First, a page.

In other non hurricane related news, we picked up two piglets this weekend. Meet Reba and Sandy.
We still have Toony, but are preparing to slaughter her sometime before Christmas. There is a small USDA inspected facility only a couple of mile from the house and he normally doesn’t have much of a waiting list. He estimated that if Toony is around 500lbs that it will cost us around $325 to have her slaughtered and processed. We are going to have more meat than we ourselves can eat so if you are interested in buying some pork either comment here or contact us – I’m not selling any of the bacon, that’s all mine.
Interesting tidbit – the guy we bought the piglets from figures it takes 8 bags of 100lbs feed to raise one feeder pig to market weight (220-260lbs). Feed here costs around $21 a bag, that’s about $170 to raise one piglet to slaughter. We are hoping to bring down this cost by mixing in goats milk to the feed once the does start producing in the spring. We also have a great deal of apple trees on are property that we can feed to the pigs in the fall if the trees produce anything next year. The early warm weather followed by the sudden cold snap resulted in a poor apple harvest this year for western NY.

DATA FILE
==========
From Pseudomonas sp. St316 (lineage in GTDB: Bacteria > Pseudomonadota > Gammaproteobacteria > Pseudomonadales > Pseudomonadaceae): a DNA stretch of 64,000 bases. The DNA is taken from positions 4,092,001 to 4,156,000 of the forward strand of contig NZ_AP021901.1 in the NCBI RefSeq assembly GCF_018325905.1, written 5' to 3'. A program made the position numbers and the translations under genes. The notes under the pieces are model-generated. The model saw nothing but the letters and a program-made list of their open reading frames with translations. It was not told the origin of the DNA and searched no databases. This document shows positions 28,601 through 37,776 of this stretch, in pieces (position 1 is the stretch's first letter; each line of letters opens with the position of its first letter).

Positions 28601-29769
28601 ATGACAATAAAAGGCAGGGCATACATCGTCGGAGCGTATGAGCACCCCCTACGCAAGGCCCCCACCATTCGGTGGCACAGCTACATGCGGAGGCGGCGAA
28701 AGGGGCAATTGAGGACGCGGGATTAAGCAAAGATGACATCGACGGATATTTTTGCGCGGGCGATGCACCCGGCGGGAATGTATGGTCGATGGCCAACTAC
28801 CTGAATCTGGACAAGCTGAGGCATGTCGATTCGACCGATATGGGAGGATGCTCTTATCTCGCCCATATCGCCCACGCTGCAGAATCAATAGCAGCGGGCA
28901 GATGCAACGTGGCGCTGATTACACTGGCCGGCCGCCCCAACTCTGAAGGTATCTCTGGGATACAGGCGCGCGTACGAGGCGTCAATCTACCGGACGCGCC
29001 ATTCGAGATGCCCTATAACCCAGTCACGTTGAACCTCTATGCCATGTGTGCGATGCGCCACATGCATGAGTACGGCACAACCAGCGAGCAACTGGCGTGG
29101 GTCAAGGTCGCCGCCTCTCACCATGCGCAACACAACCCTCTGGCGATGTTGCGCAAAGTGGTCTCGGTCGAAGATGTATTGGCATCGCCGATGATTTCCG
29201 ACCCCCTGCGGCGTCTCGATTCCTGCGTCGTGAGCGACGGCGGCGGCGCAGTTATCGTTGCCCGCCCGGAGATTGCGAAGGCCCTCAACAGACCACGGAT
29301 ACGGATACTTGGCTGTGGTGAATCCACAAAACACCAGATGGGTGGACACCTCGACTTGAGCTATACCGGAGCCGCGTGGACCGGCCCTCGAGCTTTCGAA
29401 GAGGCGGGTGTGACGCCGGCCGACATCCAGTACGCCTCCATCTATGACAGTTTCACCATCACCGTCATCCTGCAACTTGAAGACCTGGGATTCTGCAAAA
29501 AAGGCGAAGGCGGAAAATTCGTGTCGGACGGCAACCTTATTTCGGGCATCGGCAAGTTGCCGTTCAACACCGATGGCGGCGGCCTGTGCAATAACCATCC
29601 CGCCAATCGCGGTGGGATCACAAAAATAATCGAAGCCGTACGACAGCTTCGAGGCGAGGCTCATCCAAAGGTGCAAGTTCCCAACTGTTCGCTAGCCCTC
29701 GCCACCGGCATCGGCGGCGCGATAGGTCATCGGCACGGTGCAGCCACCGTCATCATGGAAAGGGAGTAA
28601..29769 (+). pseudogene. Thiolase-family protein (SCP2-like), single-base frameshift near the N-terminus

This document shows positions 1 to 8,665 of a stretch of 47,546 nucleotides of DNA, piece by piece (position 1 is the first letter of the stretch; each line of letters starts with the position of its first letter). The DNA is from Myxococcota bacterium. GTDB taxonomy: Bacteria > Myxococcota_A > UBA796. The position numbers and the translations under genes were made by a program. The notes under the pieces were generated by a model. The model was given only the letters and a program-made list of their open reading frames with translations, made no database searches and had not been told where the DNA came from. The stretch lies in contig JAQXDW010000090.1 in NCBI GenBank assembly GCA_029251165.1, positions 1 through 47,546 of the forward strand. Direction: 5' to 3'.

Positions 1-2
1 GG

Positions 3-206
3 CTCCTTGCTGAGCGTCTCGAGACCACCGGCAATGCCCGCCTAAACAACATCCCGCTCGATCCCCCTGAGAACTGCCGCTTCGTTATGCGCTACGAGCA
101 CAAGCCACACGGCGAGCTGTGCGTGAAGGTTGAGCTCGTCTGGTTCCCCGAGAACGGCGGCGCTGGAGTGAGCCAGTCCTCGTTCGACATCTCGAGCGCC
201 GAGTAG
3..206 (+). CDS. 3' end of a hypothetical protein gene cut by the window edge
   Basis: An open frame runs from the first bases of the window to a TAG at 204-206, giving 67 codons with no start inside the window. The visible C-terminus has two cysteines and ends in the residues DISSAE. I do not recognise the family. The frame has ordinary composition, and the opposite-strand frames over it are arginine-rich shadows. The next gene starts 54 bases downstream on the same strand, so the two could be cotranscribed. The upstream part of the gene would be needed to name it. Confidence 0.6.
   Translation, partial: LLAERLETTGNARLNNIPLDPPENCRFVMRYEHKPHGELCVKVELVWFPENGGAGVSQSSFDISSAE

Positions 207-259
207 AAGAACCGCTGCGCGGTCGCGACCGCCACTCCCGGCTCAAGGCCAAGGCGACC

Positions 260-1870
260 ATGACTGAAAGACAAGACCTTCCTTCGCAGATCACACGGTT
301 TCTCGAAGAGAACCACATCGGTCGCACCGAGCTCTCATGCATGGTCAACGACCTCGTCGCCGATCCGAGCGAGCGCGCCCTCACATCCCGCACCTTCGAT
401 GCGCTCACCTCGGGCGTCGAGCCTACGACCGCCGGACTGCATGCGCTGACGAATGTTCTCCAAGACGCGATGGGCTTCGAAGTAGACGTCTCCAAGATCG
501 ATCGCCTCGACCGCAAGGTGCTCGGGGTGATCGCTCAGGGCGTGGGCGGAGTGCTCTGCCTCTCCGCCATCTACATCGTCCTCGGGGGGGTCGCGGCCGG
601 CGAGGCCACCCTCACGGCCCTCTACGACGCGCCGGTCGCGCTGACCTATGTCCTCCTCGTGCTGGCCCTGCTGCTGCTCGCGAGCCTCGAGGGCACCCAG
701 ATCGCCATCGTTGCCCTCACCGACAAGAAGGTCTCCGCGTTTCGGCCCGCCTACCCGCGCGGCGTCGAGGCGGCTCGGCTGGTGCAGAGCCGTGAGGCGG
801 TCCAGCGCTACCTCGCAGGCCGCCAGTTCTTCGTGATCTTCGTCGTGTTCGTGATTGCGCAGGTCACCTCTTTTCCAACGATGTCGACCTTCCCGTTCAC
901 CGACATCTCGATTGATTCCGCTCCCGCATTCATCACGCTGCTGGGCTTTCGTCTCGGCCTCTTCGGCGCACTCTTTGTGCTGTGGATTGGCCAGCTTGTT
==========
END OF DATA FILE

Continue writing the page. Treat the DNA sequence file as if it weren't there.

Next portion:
As for the goats Ollie got in with the girls the other day and now they may be pregnant. I’m hoping not because that would mean kids at the end of February beginning or March – I really don’t want to deal with kidding goats in a middle of a blizzard. Jeff fixed the pen so he can’t get in with them again, but I don’t know how long he was in with the girls. I will know in about a month if they don’t go back into heat that they are expecting. We also found a plan for a milking stand that Jeff plans on building once he gets some time - this will make it a lot easier for me to trim hooves if I don’t have anyone to help me. My sister is going to help me trim everyone’s hooves and give the herd their CDT vaccine booster when she comes down this week. So I don’t have to worry about doing it myself this time, but the stand will come in handy considering she can only come down a couple times a year at most. I’m really not looking forward to it – they haven’t been trimmed since last year. Although the rocky ground here has kept their hooves in relatively good condition.